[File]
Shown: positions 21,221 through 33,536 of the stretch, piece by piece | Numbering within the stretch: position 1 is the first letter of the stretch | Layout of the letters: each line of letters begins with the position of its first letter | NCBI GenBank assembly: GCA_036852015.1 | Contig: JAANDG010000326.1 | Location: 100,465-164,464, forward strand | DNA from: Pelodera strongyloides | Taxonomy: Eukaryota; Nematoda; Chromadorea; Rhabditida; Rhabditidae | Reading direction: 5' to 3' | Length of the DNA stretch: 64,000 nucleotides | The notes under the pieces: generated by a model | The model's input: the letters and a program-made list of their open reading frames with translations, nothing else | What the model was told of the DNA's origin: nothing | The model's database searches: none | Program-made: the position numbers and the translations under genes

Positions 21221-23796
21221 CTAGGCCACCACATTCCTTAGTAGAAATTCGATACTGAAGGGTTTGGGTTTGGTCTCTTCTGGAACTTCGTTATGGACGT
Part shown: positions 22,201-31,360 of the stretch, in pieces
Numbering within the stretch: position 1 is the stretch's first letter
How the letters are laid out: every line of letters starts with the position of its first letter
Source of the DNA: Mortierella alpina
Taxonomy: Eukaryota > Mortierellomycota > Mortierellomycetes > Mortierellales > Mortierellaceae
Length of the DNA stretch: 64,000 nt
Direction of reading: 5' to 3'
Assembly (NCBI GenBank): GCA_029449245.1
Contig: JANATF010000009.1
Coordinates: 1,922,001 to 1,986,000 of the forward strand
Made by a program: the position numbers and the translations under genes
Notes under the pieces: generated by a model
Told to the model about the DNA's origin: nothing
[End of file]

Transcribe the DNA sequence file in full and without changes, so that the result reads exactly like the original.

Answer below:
Shown: positions 21,221 through 33,536 of the stretch, piece by piece | Numbering within the stretch: position 1 is the first letter of the stretch | Layout of the letters: each line of letters begins with the position of its first letter | NCBI GenBank assembly: GCA_036852015.1 | Contig: JAANDG010000326.1 | Location: 100,465-164,464, forward strand | DNA from: Pelodera strongyloides | Taxonomy: Eukaryota; Nematoda; Chromadorea; Rhabditida; Rhabditidae | Reading direction: 5' to 3' | Length of the DNA stretch: 64,000 nucleotides | The notes under the pieces: generated by a model | The model's input: the letters and a program-made list of their open reading frames with translations, nothing else | What the model was told of the DNA's origin: nothing | The model's database searches: none | Program-made: the position numbers and the translations under genes

Positions 21221-23796
21221 CTAGGCCACCACATTCCTTAGTAGAAATTCGATACTGAAGGGTTTGGGTTTGGTCTCTTCTGGAACTTCGTTATGGACGT
Part shown: positions 22,201-31,360 of the stretch, in pieces
Numbering within the stretch: position 1 is the stretch's first letter
How the letters are laid out: every line of letters starts with the position of its first letter
Source of the DNA: Mortierella alpina
Taxonomy: Eukaryota > Mortierellomycota > Mortierellomycetes > Mortierellales > Mortierellaceae
Length of the DNA stretch: 64,000 nt
Direction of reading: 5' to 3'
Assembly (NCBI GenBank): GCA_029449245.1
Contig: JANATF010000009.1
Coordinates: 1,922,001 to 1,986,000 of the forward strand
Made by a program: the position numbers and the translations under genes
Notes under the pieces: generated by a model
Told to the model about the DNA's origin: nothing